Received my RaspberryPi and PCDuino this weekend! Piiiccccsssss :slight_smile:

http://i100.photobucket.com/albums/m4/catacon/IMG_20130310_112546_zps23e7de9b.jpg

http://i100.photobucket.com/albums/m4/catacon/IMG_20130310_112614_zps6c97ac5b.jpg

I was visiting my son in Denver this week, so I made a run to SparkFun in Boulder.
I now own a PCDuino. Time for the learning to begin!

I know next to zero about programming in Ubuntu-Linux. I have an end goal of using this as a out board video processor to identify and track vision targets. Then to make the position information available to the cRio via I2c, or Serial, or Ethernet.

I guess the first thing I need to do is get a basic understanding of coding in Linux. Next I will need to figure out how to interface a USB webcam. Once I get that working, I will need to work on image processing, then lastly, how to communicate target info to the cRio.

I know there are plenty of white papers and links here on CD and I plan on taking advantage of those resources. But, the first piece of help I need is a basic primer in working within Ubuntu-Linux (or Lbunutu on the PCDuino). Then I need a bit of help interfacing the camera.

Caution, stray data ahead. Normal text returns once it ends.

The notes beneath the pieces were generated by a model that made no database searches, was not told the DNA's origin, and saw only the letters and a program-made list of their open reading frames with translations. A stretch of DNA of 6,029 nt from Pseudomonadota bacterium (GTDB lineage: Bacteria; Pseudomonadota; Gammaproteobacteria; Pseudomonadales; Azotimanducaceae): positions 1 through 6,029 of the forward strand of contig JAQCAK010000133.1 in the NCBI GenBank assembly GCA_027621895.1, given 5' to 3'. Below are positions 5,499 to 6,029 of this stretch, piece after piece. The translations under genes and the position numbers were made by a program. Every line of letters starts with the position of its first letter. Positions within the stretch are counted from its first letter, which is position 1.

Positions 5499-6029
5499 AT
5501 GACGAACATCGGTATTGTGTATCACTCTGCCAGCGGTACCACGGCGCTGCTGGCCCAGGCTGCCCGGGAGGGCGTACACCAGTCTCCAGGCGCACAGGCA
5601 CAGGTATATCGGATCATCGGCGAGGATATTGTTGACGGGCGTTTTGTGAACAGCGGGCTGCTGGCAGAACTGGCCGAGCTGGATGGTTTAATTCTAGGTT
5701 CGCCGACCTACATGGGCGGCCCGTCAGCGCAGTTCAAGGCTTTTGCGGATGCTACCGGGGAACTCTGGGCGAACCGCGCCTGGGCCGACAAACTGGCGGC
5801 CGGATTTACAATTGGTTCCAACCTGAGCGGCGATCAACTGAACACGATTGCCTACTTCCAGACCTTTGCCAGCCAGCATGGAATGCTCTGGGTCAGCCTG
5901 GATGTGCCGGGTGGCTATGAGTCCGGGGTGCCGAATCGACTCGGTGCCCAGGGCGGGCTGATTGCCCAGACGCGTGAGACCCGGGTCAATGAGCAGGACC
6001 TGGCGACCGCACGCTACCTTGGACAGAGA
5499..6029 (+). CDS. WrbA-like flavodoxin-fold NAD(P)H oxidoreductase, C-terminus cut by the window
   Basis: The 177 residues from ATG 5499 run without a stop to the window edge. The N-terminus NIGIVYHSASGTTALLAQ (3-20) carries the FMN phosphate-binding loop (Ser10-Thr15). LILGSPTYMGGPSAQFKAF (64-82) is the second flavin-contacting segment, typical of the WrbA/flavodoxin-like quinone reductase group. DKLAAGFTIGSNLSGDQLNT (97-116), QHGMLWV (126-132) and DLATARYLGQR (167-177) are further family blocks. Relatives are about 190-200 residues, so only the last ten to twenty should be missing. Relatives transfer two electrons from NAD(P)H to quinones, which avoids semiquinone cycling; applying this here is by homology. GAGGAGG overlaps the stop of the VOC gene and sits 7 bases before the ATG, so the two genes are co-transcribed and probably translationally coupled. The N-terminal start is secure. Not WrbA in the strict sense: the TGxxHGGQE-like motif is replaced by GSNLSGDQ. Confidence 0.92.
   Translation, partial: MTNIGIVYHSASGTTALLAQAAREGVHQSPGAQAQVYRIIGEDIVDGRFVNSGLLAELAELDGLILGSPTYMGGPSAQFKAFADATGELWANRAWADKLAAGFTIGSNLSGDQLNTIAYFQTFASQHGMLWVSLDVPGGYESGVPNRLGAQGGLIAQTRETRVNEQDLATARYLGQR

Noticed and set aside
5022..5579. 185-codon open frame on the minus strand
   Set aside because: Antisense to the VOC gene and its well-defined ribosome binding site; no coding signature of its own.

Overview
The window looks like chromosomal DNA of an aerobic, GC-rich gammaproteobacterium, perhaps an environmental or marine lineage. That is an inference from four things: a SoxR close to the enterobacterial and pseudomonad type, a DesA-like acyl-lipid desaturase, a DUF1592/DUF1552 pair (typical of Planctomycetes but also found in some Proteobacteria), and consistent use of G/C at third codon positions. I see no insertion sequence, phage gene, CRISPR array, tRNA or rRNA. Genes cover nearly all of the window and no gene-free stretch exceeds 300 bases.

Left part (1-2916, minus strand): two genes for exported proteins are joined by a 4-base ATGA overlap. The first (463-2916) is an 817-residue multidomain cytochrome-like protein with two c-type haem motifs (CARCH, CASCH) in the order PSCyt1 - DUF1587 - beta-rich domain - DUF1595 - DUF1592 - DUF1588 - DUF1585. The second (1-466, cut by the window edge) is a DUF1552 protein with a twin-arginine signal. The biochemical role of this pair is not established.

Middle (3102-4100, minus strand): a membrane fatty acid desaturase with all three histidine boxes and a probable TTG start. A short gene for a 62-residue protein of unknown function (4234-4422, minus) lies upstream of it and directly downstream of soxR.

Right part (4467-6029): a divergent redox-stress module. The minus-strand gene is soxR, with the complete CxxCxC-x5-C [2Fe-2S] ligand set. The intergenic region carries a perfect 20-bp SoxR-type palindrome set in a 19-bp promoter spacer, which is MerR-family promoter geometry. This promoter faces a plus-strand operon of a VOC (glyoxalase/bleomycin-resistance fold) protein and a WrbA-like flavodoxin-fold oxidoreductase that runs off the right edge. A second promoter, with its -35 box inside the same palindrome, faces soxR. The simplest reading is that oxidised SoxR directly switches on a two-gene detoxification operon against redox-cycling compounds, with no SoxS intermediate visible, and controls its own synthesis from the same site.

So, where do I begin?

You’re doing almost identical work to our team :cool:

I know they got a single core ARM working (the Mk802 Android PC) with the Kinect, but wanted to harness the power of the Mk808 dual core for more processing power. The Ubuntu install on the Mk808 has had a couple hangups that need to be corrected before we can explore this.

A quick update - I’ve got Lubuntu running on my dual core MK802IIIs (quad core graphics, might help with vision). It runs normally, with minor networking idiosyncrasies.

I’m working on learning to function in the Linux/Ubuntu environment. Books are coming!

One thing that appears to be an issue right now is that the Lubuntu version that came with the PCDuino does not contain libUVC.
Being a total noob, I have no clue, yet, how to address this.

Any clue how I would add this module/library to Lubuntu so that the board will recognize and work with a webcam?

UVC is and interface for USB webcams from vendors like Logitech among others. You can install the package using “sudo apt-get install luvcview”. That’s a video capture framework. It may not be everything you need, but is’t a start. You can likely find more info at this link:

http://www.ubuntu.com/download/arm

Lubuntu is derived from this distro.

HTH,

Mike